Ting Wang and Rebecca C. Wade
European Molecular Biology Laboratory, Meyerhofstrasse 1, 69012 Heidelberg, Germany
Neuraminidase (NA) is a surface glycoprotein of influenza viruses which cleaves terminal sialic acids from glycoproteins and glycolipids and is critical for viral replication. The active site of neuraminidase[1,2] is conserved in all type A and B influenza viruses, making it an excellent target for anti-influenza drug design. Indeed, neuraminidase inhibitors have recently become available in the clinic for treatment of influenza . We describe the use of structures of protein-inhibitor complexes to derive quantitative structure-activity relationships (QSARs) which should aid understanding of the mechanism of inhibition and the discovery of new inhibitors. Crystal structures of 30 NA-inhibitor complexes as well as 12 complexes with inhibitors docked by the AUTODOCK program were used to build a 3D-QSAR model by COMparative BINding Energy (COMBINE) analysis. The proteins included subtype N2, subtype N9 and the N9 mutant of type A NA. The inhibitors [5-6] included sialic acid and benzoic acid analogues. A predictive QSAR model was obtained and protein residues and bound water molecules important for inhibitor activity were highlighted in the QSAR model. In addition, based on the COMBINE analysis, a 4-point pharmacophore was proposed and was used to search for matching compounds in 3D structural databases by the 3DFS program . Some hits with novel structures were obtained.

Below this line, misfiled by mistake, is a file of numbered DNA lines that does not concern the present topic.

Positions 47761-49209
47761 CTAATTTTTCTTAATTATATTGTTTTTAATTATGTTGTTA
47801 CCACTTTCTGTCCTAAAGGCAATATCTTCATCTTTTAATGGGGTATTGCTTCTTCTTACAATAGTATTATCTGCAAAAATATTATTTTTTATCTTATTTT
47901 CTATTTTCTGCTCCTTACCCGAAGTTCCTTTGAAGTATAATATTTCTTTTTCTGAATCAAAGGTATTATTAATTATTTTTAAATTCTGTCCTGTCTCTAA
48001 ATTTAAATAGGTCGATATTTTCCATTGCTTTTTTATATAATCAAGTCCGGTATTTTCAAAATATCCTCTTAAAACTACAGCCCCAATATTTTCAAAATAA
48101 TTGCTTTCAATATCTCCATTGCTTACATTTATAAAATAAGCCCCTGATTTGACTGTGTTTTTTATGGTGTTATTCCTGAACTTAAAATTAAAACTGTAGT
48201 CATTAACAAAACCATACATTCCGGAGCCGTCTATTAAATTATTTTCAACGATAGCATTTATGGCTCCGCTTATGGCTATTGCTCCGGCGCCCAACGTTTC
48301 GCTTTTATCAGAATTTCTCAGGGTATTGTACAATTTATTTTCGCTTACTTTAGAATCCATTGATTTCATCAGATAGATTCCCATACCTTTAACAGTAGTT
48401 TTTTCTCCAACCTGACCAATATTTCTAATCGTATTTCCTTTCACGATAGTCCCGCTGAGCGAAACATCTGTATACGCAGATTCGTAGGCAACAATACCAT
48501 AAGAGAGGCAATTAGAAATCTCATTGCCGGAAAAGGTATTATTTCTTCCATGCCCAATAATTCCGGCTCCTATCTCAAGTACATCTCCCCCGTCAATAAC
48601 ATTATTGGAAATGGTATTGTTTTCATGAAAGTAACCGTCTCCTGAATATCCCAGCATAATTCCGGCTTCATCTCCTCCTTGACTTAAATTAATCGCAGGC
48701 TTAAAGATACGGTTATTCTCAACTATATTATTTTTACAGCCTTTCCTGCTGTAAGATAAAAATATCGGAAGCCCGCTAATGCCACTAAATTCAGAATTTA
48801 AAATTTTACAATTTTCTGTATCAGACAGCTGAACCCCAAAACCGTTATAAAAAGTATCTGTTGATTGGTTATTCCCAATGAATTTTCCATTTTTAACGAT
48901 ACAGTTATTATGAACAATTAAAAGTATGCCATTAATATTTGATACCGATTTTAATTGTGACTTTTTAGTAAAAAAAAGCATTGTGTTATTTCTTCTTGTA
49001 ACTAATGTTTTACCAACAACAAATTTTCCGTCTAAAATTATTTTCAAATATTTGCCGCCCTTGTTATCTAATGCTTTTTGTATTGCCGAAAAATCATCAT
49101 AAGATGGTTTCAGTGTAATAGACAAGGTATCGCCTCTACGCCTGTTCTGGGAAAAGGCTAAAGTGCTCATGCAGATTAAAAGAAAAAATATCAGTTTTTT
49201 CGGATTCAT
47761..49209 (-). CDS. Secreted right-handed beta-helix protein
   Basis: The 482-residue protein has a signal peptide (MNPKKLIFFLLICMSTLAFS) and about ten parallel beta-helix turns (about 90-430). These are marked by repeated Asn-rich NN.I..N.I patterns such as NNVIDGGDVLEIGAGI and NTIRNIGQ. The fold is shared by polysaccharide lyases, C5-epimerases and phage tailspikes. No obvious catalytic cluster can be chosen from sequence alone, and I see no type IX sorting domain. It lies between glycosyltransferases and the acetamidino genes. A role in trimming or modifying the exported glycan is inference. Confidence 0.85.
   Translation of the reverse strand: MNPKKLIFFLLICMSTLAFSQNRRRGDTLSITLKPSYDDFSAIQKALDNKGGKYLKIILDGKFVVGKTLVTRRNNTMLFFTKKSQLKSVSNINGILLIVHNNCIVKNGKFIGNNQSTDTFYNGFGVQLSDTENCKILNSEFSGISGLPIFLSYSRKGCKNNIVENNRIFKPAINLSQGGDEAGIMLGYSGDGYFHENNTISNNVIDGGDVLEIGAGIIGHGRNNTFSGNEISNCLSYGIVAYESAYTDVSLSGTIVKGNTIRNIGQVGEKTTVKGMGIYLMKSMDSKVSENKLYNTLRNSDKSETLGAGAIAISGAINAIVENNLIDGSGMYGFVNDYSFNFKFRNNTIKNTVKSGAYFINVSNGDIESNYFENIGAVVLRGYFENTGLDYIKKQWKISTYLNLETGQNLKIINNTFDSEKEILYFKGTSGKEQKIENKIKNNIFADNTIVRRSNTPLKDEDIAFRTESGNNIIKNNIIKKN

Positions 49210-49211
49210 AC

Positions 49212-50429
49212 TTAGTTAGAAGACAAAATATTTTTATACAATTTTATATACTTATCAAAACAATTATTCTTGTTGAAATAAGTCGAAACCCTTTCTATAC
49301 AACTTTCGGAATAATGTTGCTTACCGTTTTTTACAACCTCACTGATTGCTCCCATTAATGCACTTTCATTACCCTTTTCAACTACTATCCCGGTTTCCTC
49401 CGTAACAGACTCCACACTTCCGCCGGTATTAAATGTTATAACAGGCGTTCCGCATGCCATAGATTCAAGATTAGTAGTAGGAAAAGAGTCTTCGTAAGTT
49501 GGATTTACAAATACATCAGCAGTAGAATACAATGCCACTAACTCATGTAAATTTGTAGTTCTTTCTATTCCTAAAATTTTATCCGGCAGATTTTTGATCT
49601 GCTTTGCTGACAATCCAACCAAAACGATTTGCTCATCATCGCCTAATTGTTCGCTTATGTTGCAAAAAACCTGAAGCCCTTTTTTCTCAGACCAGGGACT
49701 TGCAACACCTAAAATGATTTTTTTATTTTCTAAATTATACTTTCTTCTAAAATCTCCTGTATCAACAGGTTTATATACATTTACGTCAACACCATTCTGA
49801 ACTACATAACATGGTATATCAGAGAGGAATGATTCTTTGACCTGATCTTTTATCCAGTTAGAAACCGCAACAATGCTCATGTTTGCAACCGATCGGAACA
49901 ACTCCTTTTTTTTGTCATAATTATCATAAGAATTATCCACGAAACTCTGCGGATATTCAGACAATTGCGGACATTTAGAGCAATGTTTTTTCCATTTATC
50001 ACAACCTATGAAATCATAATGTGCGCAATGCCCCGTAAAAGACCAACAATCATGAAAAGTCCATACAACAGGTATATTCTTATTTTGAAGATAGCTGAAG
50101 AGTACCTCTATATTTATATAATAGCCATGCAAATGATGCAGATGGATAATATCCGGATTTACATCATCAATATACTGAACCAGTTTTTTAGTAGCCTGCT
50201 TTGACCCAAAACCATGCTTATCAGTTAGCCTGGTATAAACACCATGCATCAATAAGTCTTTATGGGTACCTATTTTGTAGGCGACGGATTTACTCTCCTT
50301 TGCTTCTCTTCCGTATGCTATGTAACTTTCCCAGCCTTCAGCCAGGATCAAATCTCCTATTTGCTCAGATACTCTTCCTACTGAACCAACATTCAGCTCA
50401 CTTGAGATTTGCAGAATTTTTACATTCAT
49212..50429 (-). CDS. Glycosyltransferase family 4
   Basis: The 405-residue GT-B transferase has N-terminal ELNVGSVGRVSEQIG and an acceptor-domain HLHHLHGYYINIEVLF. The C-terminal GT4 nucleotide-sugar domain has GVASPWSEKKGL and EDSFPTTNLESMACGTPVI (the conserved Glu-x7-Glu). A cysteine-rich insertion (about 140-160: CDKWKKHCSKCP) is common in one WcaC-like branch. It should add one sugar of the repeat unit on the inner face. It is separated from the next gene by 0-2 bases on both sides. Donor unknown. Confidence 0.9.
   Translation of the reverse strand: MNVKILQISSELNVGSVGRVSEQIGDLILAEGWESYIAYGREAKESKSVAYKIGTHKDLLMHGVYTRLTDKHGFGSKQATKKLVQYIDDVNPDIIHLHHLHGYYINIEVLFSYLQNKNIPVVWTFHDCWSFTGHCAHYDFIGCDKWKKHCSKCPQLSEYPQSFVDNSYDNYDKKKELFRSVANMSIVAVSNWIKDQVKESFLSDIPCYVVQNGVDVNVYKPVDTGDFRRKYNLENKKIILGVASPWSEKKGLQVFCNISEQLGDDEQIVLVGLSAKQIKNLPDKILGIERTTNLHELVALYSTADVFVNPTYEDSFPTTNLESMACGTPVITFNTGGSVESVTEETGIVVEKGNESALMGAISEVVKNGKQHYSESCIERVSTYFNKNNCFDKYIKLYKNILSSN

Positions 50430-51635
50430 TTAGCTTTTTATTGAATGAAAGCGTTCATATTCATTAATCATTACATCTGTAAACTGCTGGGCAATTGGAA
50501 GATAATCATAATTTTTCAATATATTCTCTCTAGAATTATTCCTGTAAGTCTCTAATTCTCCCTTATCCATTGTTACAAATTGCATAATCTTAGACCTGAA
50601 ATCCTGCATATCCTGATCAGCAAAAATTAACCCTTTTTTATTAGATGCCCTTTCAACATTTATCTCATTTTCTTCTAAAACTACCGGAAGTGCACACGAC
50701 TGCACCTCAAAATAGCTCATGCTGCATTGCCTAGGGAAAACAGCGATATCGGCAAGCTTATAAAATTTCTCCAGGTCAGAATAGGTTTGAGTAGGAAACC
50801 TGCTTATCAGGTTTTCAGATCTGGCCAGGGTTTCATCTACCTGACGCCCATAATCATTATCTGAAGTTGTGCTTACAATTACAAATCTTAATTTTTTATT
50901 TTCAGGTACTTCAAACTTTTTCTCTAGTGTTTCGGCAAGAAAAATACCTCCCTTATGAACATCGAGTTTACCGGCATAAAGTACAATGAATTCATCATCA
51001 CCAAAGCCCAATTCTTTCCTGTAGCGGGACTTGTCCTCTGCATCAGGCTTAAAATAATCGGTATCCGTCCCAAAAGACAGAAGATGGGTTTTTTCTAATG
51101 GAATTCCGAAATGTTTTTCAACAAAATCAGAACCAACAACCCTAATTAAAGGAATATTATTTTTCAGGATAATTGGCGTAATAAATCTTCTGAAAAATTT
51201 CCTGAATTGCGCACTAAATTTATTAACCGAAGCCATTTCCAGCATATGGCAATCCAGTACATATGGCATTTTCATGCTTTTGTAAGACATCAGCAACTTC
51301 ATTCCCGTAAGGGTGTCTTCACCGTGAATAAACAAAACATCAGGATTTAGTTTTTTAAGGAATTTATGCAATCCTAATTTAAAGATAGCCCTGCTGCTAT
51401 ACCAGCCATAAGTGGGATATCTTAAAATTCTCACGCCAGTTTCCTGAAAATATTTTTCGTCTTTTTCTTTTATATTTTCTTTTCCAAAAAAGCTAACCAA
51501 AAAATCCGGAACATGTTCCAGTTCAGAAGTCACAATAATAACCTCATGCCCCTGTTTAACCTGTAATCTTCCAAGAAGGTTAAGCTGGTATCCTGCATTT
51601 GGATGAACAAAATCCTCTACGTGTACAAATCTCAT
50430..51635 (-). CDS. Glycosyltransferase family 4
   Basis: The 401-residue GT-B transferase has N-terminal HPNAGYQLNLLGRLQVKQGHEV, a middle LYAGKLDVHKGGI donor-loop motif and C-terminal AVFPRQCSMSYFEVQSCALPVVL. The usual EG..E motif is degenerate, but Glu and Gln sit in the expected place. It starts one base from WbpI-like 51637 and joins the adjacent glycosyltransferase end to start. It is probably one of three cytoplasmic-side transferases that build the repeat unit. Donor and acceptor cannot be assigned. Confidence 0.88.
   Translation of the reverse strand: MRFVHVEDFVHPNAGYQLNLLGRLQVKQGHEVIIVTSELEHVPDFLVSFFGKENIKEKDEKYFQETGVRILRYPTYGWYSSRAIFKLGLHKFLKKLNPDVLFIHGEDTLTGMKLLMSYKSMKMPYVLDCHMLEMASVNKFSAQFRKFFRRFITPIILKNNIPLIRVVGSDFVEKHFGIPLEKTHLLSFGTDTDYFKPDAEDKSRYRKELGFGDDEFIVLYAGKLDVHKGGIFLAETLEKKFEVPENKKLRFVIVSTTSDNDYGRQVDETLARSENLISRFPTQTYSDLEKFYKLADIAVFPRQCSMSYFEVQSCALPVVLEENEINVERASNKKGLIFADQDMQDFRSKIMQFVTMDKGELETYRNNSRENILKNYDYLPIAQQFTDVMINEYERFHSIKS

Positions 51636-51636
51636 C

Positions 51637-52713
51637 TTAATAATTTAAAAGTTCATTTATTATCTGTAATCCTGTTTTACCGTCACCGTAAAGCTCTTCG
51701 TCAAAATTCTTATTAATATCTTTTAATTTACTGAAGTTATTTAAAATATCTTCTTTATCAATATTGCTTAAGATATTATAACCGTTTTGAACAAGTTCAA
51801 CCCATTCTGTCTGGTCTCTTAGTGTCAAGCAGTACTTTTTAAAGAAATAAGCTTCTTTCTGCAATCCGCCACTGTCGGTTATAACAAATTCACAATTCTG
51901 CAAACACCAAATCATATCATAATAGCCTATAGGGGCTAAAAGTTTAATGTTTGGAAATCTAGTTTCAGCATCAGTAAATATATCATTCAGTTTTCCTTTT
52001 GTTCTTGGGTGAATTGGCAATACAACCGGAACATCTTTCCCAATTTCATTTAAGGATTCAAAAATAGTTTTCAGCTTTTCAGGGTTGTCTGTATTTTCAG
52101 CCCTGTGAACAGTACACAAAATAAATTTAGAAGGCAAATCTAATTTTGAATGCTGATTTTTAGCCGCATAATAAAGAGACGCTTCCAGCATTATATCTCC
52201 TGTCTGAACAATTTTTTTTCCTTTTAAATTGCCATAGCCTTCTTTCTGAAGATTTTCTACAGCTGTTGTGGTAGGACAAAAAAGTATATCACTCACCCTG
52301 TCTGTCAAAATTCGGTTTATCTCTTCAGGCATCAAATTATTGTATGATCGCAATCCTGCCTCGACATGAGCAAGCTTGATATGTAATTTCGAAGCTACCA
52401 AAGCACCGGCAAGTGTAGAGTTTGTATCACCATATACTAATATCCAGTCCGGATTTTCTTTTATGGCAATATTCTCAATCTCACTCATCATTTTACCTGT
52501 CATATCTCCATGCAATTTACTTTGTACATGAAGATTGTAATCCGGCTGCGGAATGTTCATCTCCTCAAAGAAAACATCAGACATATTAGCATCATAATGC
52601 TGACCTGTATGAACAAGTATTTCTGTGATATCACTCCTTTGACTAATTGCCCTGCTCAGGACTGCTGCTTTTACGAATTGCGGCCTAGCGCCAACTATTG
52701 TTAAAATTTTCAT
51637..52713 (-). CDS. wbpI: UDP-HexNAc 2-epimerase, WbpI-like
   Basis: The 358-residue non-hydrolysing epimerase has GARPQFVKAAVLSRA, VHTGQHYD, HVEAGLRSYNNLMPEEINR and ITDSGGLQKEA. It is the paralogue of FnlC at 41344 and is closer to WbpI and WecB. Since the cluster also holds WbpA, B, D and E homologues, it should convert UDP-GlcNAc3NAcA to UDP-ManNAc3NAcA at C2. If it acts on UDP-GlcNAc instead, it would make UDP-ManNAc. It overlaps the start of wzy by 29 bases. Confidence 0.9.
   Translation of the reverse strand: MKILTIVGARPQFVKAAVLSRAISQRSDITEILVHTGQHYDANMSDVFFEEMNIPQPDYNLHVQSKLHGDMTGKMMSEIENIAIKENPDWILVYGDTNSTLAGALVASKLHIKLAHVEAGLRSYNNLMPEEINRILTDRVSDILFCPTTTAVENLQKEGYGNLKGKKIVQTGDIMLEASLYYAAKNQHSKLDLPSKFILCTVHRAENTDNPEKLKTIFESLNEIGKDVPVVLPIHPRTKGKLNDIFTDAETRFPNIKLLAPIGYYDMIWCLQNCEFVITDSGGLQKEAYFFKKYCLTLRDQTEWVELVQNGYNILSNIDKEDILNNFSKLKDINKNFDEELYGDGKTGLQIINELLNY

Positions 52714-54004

In ``Rational Approaches to Drug Design: 13th European Symposium on Quantitative Structure-Activity Relationships''
Eds. Holtje, H-D., Sippl,W. (2001), Prous Science S.A., Barcelona, pp78-82.